Substance Abuse Among White Collar Workers - It Happens

white collar workers get addicted tooSubstance abuse is not commonly associated with white collar executives. The poor, homeless, street-level criminals and younger people are often associated with drug addiction. The fact is that substance abuse is not just an issue among low-level criminals and those living in poverty; drug abuse is a considerable problem among high-level executives.

White collar workers may think they can hide their alcoholism or abuse of street drugs or prescription drugs. You may go to work every day, but the quality of your work likely suffers. Other employees may see changes in your behaviors and actions.Perhaps you are not sure whether you have an addiction or not. Discussing your substance abuse with a professional and obtaining treatment can get you back on the path to a productive, drug-free life.

Drug Addiction not Just a Problem with the Young

drug abuse in white collar workersWhen questioning whether you, a white collar co-worker or loved one is abusing drugs, it is imperative to recognize that drug abuse is not just a problem with younger people. The increase in substance abuse among older people is well recognized.

In a study published by the U.S. National Library of Medicine National Institutes of Health that compared drug abuse among younger and older adults, researchers discovered that the rates of alcohol abuse and abuse of other drugs was similar among both groups of the 327 study participants.

How Older Adults Perceive Drug Abuse

One important factor is that older adults were “less likely” to perceive their drug abuse as problematic (4). If you are a white collar executive, it is important to realize that your drug abuse can lead to addiction just as it can in a younger person.You may feel you have everything under control either due to your status as an executive or by the mere fact that you still show up for work every day. Perhaps you are still able to function because you are a long-term, older executive. Many medical professionals, politicians and other high-profile executives have admitted to drug abuse. Addiction does not discriminate against older people or by income level.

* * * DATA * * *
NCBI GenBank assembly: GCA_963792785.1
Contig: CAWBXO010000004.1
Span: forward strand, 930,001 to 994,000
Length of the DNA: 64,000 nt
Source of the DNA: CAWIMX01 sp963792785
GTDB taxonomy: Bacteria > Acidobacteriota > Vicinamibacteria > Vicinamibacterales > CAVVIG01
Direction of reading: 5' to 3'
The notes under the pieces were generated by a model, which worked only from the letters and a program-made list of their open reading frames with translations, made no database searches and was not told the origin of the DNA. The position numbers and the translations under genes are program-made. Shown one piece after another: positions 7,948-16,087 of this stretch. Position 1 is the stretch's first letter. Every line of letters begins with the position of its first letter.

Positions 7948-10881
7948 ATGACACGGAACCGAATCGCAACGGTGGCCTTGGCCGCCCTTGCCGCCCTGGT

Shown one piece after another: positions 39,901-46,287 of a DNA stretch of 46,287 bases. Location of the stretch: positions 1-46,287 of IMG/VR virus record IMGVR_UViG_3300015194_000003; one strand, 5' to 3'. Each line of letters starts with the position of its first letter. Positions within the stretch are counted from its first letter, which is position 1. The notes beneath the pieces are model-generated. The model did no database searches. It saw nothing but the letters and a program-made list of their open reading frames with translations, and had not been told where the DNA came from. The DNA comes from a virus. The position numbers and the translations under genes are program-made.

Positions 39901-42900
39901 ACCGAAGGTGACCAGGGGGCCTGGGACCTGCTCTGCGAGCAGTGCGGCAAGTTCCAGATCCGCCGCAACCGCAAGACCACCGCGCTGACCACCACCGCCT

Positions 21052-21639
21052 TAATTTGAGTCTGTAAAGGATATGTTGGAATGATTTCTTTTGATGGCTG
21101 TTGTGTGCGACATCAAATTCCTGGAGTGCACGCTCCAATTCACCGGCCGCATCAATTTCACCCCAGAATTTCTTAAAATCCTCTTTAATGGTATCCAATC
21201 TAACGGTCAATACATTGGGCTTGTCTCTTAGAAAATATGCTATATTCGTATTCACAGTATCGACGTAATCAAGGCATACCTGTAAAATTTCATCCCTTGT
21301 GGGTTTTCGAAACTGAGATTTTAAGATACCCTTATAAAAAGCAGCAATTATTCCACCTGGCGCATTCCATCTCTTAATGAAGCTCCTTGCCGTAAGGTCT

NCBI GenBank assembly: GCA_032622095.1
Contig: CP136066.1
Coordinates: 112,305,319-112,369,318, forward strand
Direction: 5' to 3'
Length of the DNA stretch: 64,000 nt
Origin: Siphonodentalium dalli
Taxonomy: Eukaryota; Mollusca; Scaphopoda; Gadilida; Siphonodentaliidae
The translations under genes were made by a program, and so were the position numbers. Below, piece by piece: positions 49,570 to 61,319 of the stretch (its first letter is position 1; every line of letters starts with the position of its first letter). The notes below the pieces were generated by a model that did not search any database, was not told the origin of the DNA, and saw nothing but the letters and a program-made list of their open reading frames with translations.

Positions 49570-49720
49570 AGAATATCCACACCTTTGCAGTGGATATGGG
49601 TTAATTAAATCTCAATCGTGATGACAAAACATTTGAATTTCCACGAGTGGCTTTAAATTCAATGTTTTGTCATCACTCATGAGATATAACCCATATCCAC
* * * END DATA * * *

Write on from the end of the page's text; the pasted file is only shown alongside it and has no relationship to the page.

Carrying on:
Perhaps you may have a couple drinks at lunch and a few more to relax after work. Maybe you take an extra pain pill or two to cope with job-related stressors. Maybe you take a few OxyContin, even though it was not prescribed for you.There are noted increases in substance abuse among white collar professionals, so you are not alone. In a study of 465 Japanese male white collar workers, researchers discovered that of 11 work stressor or work position variables, four were deemed “significant predictors of heavy alcohol consumption (3).” There is also a documented increase in the number of white collar workers abusing OxyContin and seeking treatment for their addiction.

Drug Treatment for White Collar Executives

White collar executives may fear treatment for a number of factors such as everyone will know about their addiction, fear of job loss and notions such as drug addiction does not happen to white collar executives.Treatment for white collar workers is confidential. The Substance Abuse and Mental Health Services Administration (SAMHSA) Treatment Improvement Protocol (TIP) calls for improved diagnosis and treatment of drug abuse among older adults, as an under-diagnosed and under-served population. With efforts to improve diagnosis and treatment of white collar drug abuse, it can only help increase treatment options.


  1. Drug Addiction in Health Care Professionals, U.S. Department of Justice Drug Enforcement Administration Office of Diversion Control, (nd) Retrieved from
  2. Drug Facts: Understanding Dug Abuse and Addiction, National Institute on Drug Abuse (NIDA) (Revised November 2012), Retrieved from
  3. Hagihara A, Tarumi K, Miller AS, Nebeshima F, Nobutomo K, Work stressors and alcohol consumption among white-collar workers: a signal detection approach, U.S. National Library of Medicine National Institutes of Health, 2000 May, Retrieved from
  4. Nemes S, Rao Pa, Zeiler C, Munley K, Holtz KD, Hoffman J, Computerized screening of substance abuse problems in a primary care setting: older vs. younger adults, U.S. National Library of Medicine National Institutes of Health, 2004 August 30, Retrieved from
  5. OxyContin Use Growing Among White-Collar Population, Partnership for Drug-Free Kids, 2004 February 23, Retrieved from
  6. Substance Abuse Among Older Adults, U.S. National Library of Medicine National Center for Biotechnology Information, 1998, Retrieved from

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